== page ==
Drug effects in clinical chemistry

Drug treatment can alter the results of clinical chemical tests.

The findings are not seldomly unexpected and misleading.

There are even some reports of mistreatment of the patients due to misunderstanding.
There are two main reasons why drugs can effect laboratory test results:

A) In vitro- by analytical interferens. 
The drug or the drug metabolite can interfere the analytical reaction:
”Drug Effects in Clinical Chemistry Methods” 
Josef Breuer et al. Eur J Clin Chem Clin Biochem1996;34:385-386 
The aim of a symposium with European experts was to establish a list 
of drugs (on terapeutic levels and above) that would indicate interference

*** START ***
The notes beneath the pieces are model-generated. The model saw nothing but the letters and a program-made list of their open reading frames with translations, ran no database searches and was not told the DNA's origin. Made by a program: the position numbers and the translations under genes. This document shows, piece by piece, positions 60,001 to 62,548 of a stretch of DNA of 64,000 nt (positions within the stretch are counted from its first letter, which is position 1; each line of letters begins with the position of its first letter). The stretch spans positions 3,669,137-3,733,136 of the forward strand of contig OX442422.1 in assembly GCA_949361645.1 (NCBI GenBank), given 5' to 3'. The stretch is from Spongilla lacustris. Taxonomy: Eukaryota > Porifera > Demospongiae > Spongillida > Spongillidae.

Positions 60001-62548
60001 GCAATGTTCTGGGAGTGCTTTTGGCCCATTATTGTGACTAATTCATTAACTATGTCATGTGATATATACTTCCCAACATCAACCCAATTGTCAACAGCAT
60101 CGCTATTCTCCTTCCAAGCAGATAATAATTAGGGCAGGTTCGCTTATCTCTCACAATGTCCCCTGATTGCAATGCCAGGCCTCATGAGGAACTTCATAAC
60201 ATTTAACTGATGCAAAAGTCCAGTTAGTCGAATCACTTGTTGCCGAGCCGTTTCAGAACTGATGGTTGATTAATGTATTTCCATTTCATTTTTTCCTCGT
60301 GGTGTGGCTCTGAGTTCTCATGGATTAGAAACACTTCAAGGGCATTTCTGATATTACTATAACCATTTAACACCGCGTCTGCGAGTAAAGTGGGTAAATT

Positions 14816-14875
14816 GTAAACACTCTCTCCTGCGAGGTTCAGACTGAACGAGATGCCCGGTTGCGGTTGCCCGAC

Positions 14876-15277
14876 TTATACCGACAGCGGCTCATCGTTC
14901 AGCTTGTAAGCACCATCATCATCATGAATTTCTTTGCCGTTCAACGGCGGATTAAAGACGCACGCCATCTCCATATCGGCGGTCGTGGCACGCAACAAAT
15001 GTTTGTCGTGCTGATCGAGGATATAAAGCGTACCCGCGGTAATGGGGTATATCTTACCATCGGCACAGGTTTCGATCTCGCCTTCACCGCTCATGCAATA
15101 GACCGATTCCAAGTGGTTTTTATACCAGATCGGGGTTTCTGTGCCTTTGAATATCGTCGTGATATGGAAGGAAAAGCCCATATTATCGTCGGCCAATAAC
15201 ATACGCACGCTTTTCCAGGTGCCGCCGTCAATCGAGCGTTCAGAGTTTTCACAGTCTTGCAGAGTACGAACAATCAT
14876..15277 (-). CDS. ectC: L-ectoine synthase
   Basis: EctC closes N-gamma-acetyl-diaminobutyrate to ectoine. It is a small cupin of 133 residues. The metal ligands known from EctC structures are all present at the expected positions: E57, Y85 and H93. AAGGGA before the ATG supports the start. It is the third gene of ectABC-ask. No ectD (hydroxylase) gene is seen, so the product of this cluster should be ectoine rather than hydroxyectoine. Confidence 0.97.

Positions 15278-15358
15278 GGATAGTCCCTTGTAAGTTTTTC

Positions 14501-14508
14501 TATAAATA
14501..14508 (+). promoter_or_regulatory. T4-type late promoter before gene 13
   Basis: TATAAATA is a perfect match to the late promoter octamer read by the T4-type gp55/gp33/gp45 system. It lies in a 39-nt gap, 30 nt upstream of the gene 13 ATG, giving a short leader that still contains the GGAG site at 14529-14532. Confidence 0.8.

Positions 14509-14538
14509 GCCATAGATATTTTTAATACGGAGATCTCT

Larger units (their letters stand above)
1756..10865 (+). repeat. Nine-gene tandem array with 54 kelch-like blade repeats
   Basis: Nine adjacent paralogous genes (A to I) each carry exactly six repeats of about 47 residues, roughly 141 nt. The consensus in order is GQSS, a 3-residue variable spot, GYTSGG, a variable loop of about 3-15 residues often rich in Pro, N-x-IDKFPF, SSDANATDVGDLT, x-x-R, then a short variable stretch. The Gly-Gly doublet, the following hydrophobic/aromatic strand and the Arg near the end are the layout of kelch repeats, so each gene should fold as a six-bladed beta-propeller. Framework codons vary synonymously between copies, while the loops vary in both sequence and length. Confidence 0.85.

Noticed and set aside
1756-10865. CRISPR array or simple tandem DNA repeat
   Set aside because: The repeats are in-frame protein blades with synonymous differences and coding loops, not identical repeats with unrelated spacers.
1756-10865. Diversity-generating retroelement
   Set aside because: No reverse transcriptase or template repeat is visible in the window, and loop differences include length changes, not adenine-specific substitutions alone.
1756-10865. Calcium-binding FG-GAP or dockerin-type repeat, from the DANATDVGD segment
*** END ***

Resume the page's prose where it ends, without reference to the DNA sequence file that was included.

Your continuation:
to clinical chemistry methods in serum and plasma. 
The following agents were chosen: 
Acetaminophen, Acetylcysteine, Acetylsalicylic acid, Ampicillin, Ascorbic acid, Calciumdobecilate, Cefoxitin, Cyclosporine, Heparin, Ibuprofen, Intralipid, Levodopa, Methyldopa, Metronidazole, Phenylbutazone, Rifampicin,Tetracycline, Theophylline. 
The expert panel used the following criteria to select 
candidates for testing of drug interference in urine testing: 
-Typical (high) urine concentration 
-typical test interference in urine 
-Common drugs 
-Relevance in vivo 
-Drugs absorbing light at methods wavelength 
Selected candidates were 
Acetaminophen, N-Acetyl cysteine, Acetylsalicyl uric acid(metabolite) 
Aminosalicylic acid, Ascorbic acid, Calciumdobecilate,Na2- Cefoxitin, 
Gentamycine sulfate, Ibuprofen, Levodopa(metabolit), Methyldopa, 
Ofloxacine, Phenazopyridine, Tetracyclin 

Every year about 10 millions test strips for urinary investigations are sold in Sweden.